Posts Tagged ‘taxes’

Can You Be Libertarian and Not A Hypocrite?

August 4, 2017

I have often heard that Libertarians and Objectivists are hypocrites, as they use tax-funded services, even though they denounce taxes.  After all, most Libertarians drive on tax-funded roads, are protected by tax-funded police and military, get their weather from a tax-funded National Weather Service, and so on.  Shouldn’t a true, non-hypocritical Libertarian abstain from using tax-funded goods and services?

As part of my daily commute, I use two separate city bus systems, as well as a commuter
train.  I watch the weather carefully (I have one degree in meteorology), so I use the National Weather Service, Storm Prediction Center, and plenty of weather satellites, indirectly.  I did my K-12, and all three college degrees at public schools, and paid for them with federal student loans.  Now, I work in public schools and a public college, funded by your tax dollars.

How then, could I be an advocate for eliminating taxes?  Isn’t that hypocritical?

No.  I was going to pay for these things anyway.  Whether or not I partake in public education has no influence on whether or not my taxes change.  Whether or not I check the weather forecast, I will pay for the weather service.  Whether or not I take public transportation, I will pay for it.

Unlike the free-market, my lack of participation in a service does not exclude my paying for it.  In the free-market, I don’t pay for things I am not using.  If enough people decide not to pay for this product, the company will either change its service, or go out of business.  Either way, I don’t have to pay for a service I do not want.

In public works, I pay either way.  And, because these services do not HAVE to make money, my choice to use the service or not has no influence on the service, or my checkbook.  Case in point:  our train is used by so few people.  There have been many train rides where I am the only occupant of my car.  A business would have to figure out what to do about this.  However, the public train keeps running.  It never actually runs out of money, as more appears from tax dollars, regardless of financial performance.  Therefore, you can run a train from Santa Fe to Belen with one rider, paying a few dollars.  The difference – my few dollars versus the diesel, engine maintenance, track maintenance, salaries, and so on – comes from everyone else.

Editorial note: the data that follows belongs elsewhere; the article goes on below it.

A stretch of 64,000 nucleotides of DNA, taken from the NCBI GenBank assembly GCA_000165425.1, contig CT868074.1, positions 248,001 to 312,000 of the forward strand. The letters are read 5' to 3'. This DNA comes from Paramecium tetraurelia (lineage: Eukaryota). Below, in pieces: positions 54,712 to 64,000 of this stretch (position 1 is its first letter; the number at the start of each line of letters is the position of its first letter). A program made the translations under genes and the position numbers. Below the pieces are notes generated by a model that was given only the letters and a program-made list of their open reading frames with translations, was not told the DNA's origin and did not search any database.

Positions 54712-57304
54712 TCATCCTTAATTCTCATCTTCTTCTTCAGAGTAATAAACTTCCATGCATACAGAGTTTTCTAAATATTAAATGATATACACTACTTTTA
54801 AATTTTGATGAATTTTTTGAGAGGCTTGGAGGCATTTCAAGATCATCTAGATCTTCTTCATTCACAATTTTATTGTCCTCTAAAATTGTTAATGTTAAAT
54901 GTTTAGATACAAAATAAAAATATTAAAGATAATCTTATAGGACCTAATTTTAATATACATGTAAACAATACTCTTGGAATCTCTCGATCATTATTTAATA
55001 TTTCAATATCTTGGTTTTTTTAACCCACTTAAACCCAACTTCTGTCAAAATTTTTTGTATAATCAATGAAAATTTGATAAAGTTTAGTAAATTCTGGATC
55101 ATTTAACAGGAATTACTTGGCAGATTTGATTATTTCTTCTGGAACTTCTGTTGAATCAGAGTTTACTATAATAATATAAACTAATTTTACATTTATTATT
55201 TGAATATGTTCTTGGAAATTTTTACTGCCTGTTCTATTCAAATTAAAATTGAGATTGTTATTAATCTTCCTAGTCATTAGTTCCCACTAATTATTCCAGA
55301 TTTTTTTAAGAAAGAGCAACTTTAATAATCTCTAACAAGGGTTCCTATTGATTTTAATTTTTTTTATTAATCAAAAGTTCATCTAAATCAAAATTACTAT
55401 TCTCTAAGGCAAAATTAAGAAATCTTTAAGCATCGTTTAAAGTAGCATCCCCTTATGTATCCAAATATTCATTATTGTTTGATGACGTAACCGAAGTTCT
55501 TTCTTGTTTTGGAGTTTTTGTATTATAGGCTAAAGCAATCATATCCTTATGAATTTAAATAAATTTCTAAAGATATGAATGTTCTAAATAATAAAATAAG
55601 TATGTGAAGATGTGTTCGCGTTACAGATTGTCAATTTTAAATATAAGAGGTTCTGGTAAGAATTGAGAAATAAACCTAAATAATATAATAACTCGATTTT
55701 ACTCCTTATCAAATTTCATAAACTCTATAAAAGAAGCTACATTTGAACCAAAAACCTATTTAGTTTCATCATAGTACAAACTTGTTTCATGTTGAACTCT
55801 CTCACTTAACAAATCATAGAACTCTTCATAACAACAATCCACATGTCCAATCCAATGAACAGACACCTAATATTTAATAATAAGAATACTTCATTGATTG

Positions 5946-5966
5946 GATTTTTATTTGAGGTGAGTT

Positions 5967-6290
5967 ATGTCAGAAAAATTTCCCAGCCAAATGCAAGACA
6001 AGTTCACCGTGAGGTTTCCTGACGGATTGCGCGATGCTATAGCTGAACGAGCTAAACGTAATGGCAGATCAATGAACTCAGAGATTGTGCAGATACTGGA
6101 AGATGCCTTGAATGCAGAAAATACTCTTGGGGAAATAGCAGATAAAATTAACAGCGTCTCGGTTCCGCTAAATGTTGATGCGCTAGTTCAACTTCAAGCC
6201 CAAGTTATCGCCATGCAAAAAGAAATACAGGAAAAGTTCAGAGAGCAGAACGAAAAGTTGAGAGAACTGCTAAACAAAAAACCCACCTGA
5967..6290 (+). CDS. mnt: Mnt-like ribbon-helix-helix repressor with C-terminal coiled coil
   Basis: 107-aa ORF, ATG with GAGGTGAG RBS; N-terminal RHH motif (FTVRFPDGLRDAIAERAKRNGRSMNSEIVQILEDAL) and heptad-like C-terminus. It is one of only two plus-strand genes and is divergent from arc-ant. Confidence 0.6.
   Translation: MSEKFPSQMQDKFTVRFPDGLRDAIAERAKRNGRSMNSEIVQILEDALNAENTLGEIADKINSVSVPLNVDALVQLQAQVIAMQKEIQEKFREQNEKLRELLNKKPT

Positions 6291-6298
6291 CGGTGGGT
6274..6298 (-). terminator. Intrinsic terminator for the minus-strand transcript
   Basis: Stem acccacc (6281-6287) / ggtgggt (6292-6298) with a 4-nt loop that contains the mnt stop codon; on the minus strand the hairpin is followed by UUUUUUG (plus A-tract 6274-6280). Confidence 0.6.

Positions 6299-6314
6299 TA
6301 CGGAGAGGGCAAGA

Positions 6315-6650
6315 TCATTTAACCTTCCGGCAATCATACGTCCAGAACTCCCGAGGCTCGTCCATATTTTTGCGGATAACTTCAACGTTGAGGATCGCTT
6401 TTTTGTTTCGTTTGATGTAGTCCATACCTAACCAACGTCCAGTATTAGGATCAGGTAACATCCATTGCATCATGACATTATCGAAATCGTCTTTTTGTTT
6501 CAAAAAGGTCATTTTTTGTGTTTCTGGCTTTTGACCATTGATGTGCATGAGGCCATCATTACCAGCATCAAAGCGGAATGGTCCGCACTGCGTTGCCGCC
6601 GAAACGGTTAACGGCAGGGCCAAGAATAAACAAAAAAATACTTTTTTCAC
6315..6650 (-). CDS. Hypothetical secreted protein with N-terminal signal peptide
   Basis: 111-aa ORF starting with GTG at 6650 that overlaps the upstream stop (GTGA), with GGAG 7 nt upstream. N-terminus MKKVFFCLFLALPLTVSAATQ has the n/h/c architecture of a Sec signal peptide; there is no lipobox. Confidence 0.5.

This is why boycotting a government service on moral grounds is a losing battle.  Unlike boycotting a business, where they stand to go out of business if the boycott is large enough, a government service will continue to run in the red for a long time until the tax payers finally opt to get rid of it through legislative means.

You vowing to never drive on a public road will limit your future and your potential employment and entertainment opportunities, and you’ll pay for the road anyhow.

However, to be consistent, one must still reject the notion of a government service on the principle that you should never have to sacrifice your efforts for a “common good.”  What you cannot do, and claim consistency is to explain why your government service is necessary and moral, while another government service is not.  They are all immoral from principle.

Thank you for reading my post.

Advertisements

Taxes

February 26, 2016

I completed my taxes this week.  No, I don’t feel patriotic.  Thankfully, I’ll get a refund this year.